After reading a lot about git merge and git rebase, my takeaway is this:
Use git rebase when:

  • Working alone on a feature branch that isn’t and won’t be shared with anyone. Rebasing will keep your history cleaner.
  • You’re done working on a feature branch and about to integrate it into the main branch. Use rebase to sanitize your history and squash/rewrite history as needed before the ‘big merge’ onto the main branch.

Use git merge when:

  • Working alone on a feature branch and others may be work off of your branch. This way history isn’t rewritten accidentally which would affect break how others merge down the line.
  • You completed a feature branch and want to integrate into the main branch. Make sure to use the --no-ff option to opt-out of fast-forward commits.

So I thought that maybe rebasing is what I needed to do to. If you didn’t catch this in my previous post, the current state of my local git repo is this:

 J - K - [lots of commits] - A - B - C - T  [master]
  \                         /
   - A - B - C ------------            [Alice's master]
               - G - H - I             [my feature branch]

My feature branch basically merged in changes from Alice’s branch. At the time Alice’s branch hadn’t yet been integrated into the master branch, but now it it part of it. So I thought that I would need to rebase my branch onto the updated master branch, so that my changes could easily be fast-forwarded on top of the Alice’s commits, which were already in the main branch.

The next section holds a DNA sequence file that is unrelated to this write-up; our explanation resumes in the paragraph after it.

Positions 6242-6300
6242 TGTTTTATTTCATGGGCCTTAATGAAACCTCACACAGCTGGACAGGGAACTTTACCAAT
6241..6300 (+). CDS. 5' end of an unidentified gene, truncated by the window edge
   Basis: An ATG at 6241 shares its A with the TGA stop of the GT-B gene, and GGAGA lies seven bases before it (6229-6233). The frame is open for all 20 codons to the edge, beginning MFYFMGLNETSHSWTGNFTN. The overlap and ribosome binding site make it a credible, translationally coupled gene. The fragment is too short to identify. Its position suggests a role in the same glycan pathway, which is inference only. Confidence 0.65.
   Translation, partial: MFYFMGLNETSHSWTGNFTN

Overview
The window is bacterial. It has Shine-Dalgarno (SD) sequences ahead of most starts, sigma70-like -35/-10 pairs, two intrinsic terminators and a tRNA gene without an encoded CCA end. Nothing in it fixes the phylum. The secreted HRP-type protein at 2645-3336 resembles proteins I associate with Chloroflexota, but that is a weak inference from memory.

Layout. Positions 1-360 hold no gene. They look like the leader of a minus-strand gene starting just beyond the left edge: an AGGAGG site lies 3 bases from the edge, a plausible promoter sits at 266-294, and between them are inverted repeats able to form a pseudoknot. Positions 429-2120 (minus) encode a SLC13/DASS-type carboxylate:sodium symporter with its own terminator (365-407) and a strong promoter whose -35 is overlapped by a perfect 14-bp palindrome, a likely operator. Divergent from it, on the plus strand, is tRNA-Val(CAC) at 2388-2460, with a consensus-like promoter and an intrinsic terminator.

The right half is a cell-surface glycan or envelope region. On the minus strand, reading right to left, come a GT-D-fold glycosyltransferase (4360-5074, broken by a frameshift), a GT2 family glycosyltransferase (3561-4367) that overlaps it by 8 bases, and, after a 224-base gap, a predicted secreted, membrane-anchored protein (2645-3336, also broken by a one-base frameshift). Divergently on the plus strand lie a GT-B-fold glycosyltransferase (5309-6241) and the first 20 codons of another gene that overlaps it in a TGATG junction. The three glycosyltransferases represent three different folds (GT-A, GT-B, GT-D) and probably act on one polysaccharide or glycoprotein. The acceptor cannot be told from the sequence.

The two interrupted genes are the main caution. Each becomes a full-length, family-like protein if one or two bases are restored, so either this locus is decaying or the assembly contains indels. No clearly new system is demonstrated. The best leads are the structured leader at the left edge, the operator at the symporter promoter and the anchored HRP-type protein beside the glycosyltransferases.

Using this as a guide, I did:

git checkout bootstrap-v3-overview
git rebase --onto master alice-branch bootstrap-v3-overview
# I was confronted with a lot of merge conflicts
git mergetool
git rebase --continue

I was confronted with a lot of merge conflicts. I used meld to step through each of the conflicts. Once I fixed everything, I continued the rebase process:

git mergetool
git rebase --continue

Note that it may seem like you have more merge conflicts when doing git rebase. In my case, this happened because rebase was trying to apply my commits one-by-one. If it couldn’t apply my commit (because of merge conflicts), it stopped and waited for me to resolve it before continuing. That means that:
1. The REMOTE/LOCAL versions you see when using mergetool isn’t the latest version of your files. That’s because it’s at the time of that particular commit. So essentially you’re resolving conflicts as if you were back in time, after having just made that particular commit (but before making the rest of the latter changes).
2. You might end up making edits to the same file multiple times. But you won’t be making the same edits to the same file. It’s simply because of the context. It just means that you touched that same file across multiple commits. So each time there’s a merge conflict after trying to apply one of those commits, then you have to go back and edit that file.
But don’t be intimated by the potential increase in merge conflicts. Usually merge conflicts resulting from git rebase are smaller than those resulting from git merge. This is because (usually) less has changed between each of the commits that git rebase is trying to apply.

After a few rounds of resolving merge conflicts, git rebase left my repo looking like this:

 J - K - [lots of commits] - A - B - C - T                         [master]
                                           - A - B - C - G - H - I [my feature branch]